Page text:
Wednesday, March 7, 2012

Discipleship in a Facebook World (Part III)


Real VS Imitation
Decaf Isn't Coffee and Cyber-Church isn't the Church

I read recently of an Emerging Church that went out of business primarily by the use of Facebook. This church apparently chose to do all of its intimate encounters and ministry online using Facebook. In time all of the prayer requests, pertinent information, and even gathering as a body took place on line. The built in Instant Messaging tool was utilized as a means of “discipling” individuals. One former member was quoted as saying, “It was so exciting. The Facebook app on your phone allowed you to carry the church in your pocket and contribute through PayPal.”

It seems that the next transition of this cyber-church was to exclusivity. Facebook is a filter and can be used as a gateway or gatekeeper as to who gets “in” and who is “excluded.” Three things developed as a result: 
  • So called “undesirables” were excluded from any and all participation
  • The Instant Message tool became an avenue for gossip
  • Those who were “mentors” never met or interacted with “new believers” 

According to the report this church disbanded within four years. The fact that Facebook is electronic and digital prevented their people from personally interacting with each other. People who were scattered across the country were deprived of the dynamics that take place in face to face encounters. The medium (Facebook as a social network) actually distorted the message of the Gospel. God never intended the church to be carried in your pocket and to be attended through the means of an app or a social net-work.

Stop and think about it for a moment. Disciples cannot be made nor developed online. Any small number of exceptions simply proves this rule. Merely meeting on line means that one cannot take place in the following activities: 
  • Discipline of sinning “members”
  • Participation in the Lord’s Supper
  • Mentoring context with interpersonal relationships
  • Inability to greet one another with hugs handshakes or holy kisses
  • Inability to minister spiritual gifts in a dynamic setting
  • Pastoral visits 

Of course these are only a few of the multitude of things missing or unavailable in a cyber-congregation or meeting through a social-network. The New Testament church is a living organism with a living and vital relationship to her “head.” The New Testament church is not a “virtual” imitation suspended in cyber-space. Discipleship must take place both face to face and under the authority of the local church.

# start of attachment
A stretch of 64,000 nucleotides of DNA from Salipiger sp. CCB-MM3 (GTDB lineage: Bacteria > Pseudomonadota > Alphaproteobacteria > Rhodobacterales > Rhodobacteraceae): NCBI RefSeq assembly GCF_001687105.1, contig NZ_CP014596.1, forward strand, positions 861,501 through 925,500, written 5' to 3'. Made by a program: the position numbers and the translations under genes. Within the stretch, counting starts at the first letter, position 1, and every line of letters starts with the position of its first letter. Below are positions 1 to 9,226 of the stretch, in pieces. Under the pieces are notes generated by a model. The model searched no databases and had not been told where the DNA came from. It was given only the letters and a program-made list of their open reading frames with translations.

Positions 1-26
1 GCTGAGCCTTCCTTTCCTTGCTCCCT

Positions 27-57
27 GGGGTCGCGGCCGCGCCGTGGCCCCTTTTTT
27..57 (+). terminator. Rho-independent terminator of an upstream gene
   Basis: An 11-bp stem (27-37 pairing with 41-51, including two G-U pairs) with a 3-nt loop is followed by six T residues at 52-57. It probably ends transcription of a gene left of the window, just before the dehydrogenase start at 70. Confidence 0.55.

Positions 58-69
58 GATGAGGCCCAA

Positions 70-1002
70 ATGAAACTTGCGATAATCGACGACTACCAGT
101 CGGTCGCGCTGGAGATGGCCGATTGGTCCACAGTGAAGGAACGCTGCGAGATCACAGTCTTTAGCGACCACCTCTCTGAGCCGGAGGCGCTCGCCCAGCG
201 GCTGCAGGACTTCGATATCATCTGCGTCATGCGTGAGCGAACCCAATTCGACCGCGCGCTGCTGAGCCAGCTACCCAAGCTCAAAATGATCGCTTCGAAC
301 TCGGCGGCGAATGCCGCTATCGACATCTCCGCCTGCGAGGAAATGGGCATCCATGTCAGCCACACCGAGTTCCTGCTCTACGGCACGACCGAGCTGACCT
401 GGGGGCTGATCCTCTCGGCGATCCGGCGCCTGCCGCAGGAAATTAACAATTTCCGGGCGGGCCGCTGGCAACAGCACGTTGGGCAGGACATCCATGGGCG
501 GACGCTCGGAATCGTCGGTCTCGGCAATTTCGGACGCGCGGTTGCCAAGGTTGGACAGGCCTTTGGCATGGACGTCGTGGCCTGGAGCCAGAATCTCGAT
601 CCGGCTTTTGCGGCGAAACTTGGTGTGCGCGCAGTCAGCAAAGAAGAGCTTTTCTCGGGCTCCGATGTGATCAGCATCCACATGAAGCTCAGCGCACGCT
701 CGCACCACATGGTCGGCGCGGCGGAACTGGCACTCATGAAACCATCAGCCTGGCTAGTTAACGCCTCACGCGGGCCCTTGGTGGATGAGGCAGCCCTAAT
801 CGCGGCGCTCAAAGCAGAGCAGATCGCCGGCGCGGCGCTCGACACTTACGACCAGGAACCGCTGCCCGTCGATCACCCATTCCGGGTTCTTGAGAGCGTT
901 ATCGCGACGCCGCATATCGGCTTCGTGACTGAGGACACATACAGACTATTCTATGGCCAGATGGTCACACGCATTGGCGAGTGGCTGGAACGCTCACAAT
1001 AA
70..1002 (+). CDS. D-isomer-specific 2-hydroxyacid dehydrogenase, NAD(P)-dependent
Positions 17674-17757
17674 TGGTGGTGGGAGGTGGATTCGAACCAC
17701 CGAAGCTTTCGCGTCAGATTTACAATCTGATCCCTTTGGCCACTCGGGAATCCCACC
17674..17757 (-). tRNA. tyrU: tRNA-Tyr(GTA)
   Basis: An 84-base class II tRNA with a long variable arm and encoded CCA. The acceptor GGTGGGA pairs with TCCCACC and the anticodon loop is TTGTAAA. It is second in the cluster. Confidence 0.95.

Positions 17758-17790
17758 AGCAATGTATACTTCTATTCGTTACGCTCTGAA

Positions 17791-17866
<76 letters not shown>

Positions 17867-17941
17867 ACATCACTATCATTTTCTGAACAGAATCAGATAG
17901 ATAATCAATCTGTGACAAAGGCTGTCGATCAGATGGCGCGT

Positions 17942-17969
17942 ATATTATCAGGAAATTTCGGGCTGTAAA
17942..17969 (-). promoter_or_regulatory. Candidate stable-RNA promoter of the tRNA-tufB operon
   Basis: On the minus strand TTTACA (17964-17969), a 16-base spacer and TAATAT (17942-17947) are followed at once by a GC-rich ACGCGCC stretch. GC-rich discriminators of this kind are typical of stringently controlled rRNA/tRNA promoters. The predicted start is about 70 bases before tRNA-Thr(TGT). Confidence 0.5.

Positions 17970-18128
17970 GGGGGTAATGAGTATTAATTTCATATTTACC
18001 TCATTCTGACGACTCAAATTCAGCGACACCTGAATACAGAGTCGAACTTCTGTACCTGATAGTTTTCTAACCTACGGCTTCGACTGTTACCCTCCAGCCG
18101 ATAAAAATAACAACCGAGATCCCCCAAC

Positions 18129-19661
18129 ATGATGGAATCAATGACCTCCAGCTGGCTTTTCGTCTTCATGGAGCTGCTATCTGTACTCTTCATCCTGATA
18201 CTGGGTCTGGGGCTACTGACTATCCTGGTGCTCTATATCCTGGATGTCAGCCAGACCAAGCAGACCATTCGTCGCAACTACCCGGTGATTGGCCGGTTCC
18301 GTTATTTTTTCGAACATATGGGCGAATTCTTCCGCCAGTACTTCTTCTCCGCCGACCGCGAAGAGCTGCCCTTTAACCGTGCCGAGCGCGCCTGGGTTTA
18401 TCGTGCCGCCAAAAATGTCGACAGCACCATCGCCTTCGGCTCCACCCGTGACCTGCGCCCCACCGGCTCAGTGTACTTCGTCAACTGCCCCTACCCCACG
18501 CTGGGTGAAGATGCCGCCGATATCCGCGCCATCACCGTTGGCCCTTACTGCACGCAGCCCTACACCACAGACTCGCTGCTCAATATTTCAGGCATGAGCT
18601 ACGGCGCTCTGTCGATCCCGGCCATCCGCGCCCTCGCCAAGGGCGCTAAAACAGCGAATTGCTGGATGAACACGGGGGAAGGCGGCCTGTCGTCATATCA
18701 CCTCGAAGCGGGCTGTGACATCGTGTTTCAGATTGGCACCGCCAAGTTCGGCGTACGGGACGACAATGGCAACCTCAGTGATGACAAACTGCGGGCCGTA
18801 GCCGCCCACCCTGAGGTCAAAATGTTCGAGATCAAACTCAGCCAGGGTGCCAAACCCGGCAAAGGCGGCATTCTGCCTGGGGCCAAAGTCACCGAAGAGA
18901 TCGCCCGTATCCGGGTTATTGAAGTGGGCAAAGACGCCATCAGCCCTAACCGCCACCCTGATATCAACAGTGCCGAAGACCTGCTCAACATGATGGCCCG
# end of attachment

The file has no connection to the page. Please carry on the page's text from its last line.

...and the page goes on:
There was a time when the question was asked, “Does your church have a website?” Today the question is, “Does your church have a Facebook page?” Facebook carries a certain “status.” It also emanates a certain expectation due to its sheer membership of approximately 650 million members.

When the Apostle Paul – oops – I mean the unknown writer of the epistle to the Hebrews dictated these words, 

…let us consider how to stir up one another to love and good works, not neglecting to meet together, as is the habit of some, but encouraging one another, and all the more as you see the Day drawing near,” (Hebrews 10:24-25, ESV) 

he did not imagine "meeting together" to be in an imitation, de-caffeinated, “virtual” cyber-space filtered social network. Do you?

What can we learn from this part of this series? First, the discipleship that happens; if it happens at all is sporadic with little or no accountability. Second, there is neither risk nor requirement to be transparent. One can simply de-friend anyone who may attempt to instill some accountability or demand transparency. Third, there is no real requirement or opportunity for sacrifice in a virtual world. Fourth, gathering in chat rooms, apps, or IM’s is not a legitimate gathering of the body.

Utilizing Facebook as a means of “doing church” or discipleship seems to me to be similar to drinking a cold cup of instant decaffeinated coffee. It just happens to be that “real” is not only better, but it is essential to real coffee drinkers. I know that sentence is open to argument; however, I do not believe that “real” when it comes to the church of Jesus Christ is any less real or essential to the command to make disciples.

To be continued…

5 comments:

welcome to my world of poetry said...

I am none to pleased with FaceBook as they are changing their rules and regulations like changing one's clothes. When it involves Christian issues then that is more upsetting.

Yvonne.

Tyrean Martinson said...

Thank you for an in depth look at facebook and discipleship. I think that facebook users can use their posts to encourage others, and possibly plant seeds, but it definitely isn't a replacement for real life ministry, and real church life.

Josh Litton said...

Interesting oops comment about Paul's authorship of Hebrews. And, by the way, helpful breakdown of things lost through exclusive online church.

But to the point, I consider Hebrews 2.3 to be a significant consideration against Pauline authorship: "It was declared at first by the Lord, and it was attested to us by those who heard...." I find it difficult to think of Paul as one who would make the second claim, that it was attested to him by those who heard. I think this seems to contradict everything he said on the subject in Galatians.

But this is a discussion which has gone on for quite a long time. I'll not claim we can solve it here! I'm not trying to start a debate, just offering my thought on an interesting subject. Definitely a third order issue, just so long as we agree Hebrews is inspired, no matter who wrote it!

Petra said...

"actually distorted the message of the Gospel." It distorts much more than that. Great series!

Diane said...

Baptism would present a problem too. Ughh..what a mess.